Bloody CPR

I'd give his friend 11 out of 10 for sheer guts – he did something I wouldn’t have done in a million years.

They'd left him sitting on the sofa enjoying the afternoon sun – last night had been a heavy drinking session and he was a bit sleepy. He was fine half an hour ago, but when they next saw him he was covered in bloody vomit and he wasn't breathing.

I was working solo on the FRU car when I got the call as 'bad hangover – sleepy – not breathing'.  As I didn't know any better I was thinking about what I would say to them when I arrived to find the patient breathing, something about ambulances not being needed for hangovers…  Still – no matter, as always I drove there as quickly and safely as possible.

His friends opened the front door for me and I walked into the house – one of them, in a thick Eastern European accent, asked me to follow him.  He led me out to the garden, lying on the patio in front of me was the patient.  He wasn't breathing, he was covered in bloody vomit and he was a nasty shade of mottled purple. One friend was doing good chest compressions while on the phone to our Control.

Another friend was giving him mouth-to-mouth…

…through the bloody vomit covering the patient’s nose and mouth.

I’ve got to say that this impressed me a huge amount.  It also made me feel a little ill.

To be honest – if his friends hadn't been doing CPR I probably would have recognised death right there at the scene – as it is, if someone starts CPR then we have to continue all the way to the hospital.  I started doing my job – breathing for the patient using my ambu-bag and pounding on his chest to keep blood flowing to the essential organs.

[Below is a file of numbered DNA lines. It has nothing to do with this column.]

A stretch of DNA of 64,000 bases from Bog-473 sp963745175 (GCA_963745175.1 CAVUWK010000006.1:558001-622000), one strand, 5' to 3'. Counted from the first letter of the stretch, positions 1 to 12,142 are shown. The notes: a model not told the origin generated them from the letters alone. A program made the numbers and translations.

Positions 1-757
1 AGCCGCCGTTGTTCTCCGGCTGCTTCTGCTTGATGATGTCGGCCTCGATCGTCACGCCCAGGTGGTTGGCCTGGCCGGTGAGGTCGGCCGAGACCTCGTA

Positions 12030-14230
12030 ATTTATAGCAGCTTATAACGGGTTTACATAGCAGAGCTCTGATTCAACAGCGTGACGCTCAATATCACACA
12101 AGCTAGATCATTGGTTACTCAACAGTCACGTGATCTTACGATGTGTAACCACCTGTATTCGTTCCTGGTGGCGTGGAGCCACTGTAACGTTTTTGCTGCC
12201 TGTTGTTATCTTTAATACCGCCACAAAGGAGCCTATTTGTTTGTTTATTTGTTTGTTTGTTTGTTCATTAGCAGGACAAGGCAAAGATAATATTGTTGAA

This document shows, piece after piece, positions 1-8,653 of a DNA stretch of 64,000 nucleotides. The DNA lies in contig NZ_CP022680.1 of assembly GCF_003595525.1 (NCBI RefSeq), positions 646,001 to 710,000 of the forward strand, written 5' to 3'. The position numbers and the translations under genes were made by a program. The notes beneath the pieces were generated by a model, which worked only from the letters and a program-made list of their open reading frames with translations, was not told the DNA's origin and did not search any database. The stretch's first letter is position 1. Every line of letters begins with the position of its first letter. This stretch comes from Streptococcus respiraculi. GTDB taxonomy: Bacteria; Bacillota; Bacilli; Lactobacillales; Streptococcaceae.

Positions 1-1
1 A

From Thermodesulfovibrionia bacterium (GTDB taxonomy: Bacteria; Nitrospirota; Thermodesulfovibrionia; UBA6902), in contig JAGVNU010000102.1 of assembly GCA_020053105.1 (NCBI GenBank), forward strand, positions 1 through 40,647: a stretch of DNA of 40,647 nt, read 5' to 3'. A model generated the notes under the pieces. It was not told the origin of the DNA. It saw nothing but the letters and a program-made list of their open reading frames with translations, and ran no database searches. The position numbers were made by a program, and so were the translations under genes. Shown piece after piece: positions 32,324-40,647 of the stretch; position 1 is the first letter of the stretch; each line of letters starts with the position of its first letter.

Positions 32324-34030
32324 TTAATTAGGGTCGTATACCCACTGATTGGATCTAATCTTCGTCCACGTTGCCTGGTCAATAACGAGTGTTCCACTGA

Every time I pressed on his chest a little geyser of bloody vomit erupted from his mouth. With an airway in the patient’s mouth, that gush of fluid can travel a long way.  The floor around the patient was also covered in his vomit, so I couldn't kneel down.  I ended up doing the chest compressions standing with my feet five foot apart while bending over the patient.

My back started to twinge.

 

The ambulance took ten minutes to get there.  To be fair, they did have a long way to travel, and there were some heavy roadworks between them and myself.  We scooped him up into the ambulance and drove quickly to the hospital while I continued to do chest compressions and the ambulance attendant kept breathing for him.

 

As suspected there was nothing that we or the hospital could do – another man in his mid-forties dead.

 

I had to go back to the house to pick up the FRU car.  The patient’s friends came out to meet me, only a few of them spoke English, so I had to explain that the patient had died.  As NeeNaw mentions, the ambulance service doesn’t like to use the word ‘dead’.  Unfortunately it was the word I had to use.  I let them know that they had done everything correctly – but that the patient didn’t have much chance of surviving despite his friends best efforts.

I left them trying to phone the patient’s mother so that they, in their native tongue, could explain what happened.

20 thoughts on “Bloody CPR”

  1. “…I continued to do chest compressions and the ambulance attendant kept breathing for him.” Who are you trying to kid, “Reynolds”? Why would you work on a corpse when no-one's watching? Answer: you wouldn't.